British photographic history

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Exhibition: 'Julia Margaret Cameron' at the Victoria and Albert Museum, London

Another exhibition to mark the bicentenary of the birth of Julia Margaret Cameron (1815-1879) from the same source (the Victoria and Albert Museum) as the exhibition I travelled up to Sydney to review last year.

I am always ecstatic when I see her work, no more so than when I view images that I have not seen before, such as that dark, brooding slightly out of focus portrait of William Michael Rossetti (1865) or the profusion of delicate countenances and gazes that is May Day (1866).

The piercing gaze of Julia Jackson (1867, below) always astounds, as though she is speaking to you, directly, from life. The r/evolutionary English naturalist and geologist Charles Darwin (1868, below) is pictured - no, that's the wrong word - is materialised before our eyes at the age of 59 (looking much older), through low depth of field, delicate tonality and the defining of an incredible profile that imbues his portrait with the implicit intelligence of the man. I would have loved to have known what he was thinking.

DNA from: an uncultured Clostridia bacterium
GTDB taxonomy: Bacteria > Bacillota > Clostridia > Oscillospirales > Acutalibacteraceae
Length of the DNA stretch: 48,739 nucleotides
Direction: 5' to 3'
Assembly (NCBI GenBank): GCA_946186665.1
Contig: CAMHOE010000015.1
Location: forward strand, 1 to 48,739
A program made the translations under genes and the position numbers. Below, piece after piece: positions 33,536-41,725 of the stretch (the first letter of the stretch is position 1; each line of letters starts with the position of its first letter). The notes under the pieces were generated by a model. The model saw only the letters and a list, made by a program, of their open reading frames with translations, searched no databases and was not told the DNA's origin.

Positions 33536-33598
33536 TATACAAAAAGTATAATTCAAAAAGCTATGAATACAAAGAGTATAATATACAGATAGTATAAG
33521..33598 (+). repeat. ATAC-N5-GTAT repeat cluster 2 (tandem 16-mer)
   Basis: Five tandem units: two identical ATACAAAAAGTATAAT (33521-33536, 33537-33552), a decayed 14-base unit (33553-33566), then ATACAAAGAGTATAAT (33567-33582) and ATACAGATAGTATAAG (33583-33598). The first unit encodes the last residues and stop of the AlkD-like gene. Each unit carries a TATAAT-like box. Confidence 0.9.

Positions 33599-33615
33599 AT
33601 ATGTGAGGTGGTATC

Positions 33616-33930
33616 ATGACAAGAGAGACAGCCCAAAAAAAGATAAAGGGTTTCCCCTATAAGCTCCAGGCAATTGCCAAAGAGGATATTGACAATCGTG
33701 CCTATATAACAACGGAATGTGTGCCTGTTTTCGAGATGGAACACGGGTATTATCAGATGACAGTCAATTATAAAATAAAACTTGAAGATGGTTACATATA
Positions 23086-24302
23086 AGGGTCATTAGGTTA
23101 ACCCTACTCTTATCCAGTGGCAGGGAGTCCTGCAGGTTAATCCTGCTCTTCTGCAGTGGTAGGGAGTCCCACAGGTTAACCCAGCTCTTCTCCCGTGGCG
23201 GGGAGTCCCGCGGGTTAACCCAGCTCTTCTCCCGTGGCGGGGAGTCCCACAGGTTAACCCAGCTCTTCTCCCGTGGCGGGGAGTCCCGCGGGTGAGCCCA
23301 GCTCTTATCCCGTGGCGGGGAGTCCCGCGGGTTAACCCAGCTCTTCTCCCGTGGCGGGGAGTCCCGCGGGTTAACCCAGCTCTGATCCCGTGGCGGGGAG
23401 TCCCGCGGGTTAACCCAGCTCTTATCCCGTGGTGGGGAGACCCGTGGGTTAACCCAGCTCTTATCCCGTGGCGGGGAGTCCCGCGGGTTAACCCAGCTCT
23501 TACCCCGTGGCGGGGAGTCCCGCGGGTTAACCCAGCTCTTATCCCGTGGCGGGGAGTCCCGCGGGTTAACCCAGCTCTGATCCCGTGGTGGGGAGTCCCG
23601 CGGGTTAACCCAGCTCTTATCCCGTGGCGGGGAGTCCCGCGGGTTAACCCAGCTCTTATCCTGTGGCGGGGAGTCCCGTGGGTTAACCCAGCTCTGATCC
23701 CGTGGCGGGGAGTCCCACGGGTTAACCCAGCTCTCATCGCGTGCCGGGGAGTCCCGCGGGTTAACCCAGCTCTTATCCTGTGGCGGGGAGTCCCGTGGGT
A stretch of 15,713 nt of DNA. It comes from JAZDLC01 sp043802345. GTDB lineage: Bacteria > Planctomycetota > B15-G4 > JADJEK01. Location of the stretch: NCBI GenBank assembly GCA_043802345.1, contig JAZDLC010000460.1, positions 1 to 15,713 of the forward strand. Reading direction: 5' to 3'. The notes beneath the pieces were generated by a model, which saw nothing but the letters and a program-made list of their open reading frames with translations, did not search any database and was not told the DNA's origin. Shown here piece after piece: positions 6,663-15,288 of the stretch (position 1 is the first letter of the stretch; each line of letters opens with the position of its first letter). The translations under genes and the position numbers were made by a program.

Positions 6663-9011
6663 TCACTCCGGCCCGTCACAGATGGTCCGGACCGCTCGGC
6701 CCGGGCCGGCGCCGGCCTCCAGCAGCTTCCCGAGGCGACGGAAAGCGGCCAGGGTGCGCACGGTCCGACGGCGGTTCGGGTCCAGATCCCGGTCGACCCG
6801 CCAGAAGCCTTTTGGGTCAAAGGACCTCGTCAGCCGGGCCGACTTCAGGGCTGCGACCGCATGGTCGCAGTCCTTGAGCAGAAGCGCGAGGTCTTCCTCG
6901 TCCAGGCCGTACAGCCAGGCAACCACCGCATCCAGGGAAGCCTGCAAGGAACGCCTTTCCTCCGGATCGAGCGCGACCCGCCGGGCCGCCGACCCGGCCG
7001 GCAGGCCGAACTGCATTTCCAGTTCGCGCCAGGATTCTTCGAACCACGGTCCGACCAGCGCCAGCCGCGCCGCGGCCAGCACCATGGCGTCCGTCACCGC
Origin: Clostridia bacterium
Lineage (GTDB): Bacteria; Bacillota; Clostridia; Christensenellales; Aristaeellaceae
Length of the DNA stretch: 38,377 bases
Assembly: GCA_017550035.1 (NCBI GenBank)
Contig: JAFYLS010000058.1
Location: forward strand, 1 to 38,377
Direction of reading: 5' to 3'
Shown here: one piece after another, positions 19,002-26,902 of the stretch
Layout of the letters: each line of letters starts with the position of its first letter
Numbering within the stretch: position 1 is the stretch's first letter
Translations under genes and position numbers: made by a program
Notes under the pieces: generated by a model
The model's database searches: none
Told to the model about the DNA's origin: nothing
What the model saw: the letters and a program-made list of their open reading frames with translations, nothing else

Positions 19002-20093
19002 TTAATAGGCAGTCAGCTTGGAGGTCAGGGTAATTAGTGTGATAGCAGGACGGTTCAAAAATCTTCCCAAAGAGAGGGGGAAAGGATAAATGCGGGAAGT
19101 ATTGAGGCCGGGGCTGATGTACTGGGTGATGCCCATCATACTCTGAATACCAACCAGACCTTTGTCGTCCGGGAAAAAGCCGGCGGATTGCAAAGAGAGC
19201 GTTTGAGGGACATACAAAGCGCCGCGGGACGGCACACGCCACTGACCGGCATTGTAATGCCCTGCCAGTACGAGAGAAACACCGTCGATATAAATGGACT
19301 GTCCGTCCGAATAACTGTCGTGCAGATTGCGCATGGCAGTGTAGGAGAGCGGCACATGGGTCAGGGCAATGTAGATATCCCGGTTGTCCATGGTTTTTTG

See the full posting at

Dr Marcus Bunyan

Many thankx to the Victoria and Albert Museum for allowing me to publish the photographs in the posting. Please click on the photographs for a larger version of the image.


Julia Margaret Cameron
Julia Jackson
Albumen print
© Victoria and Albert Museum, London



Julia Margaret Cameron
Charles Darwin
1868, printed 1875>
Albumen print
© Victoria and Albert Museum, London

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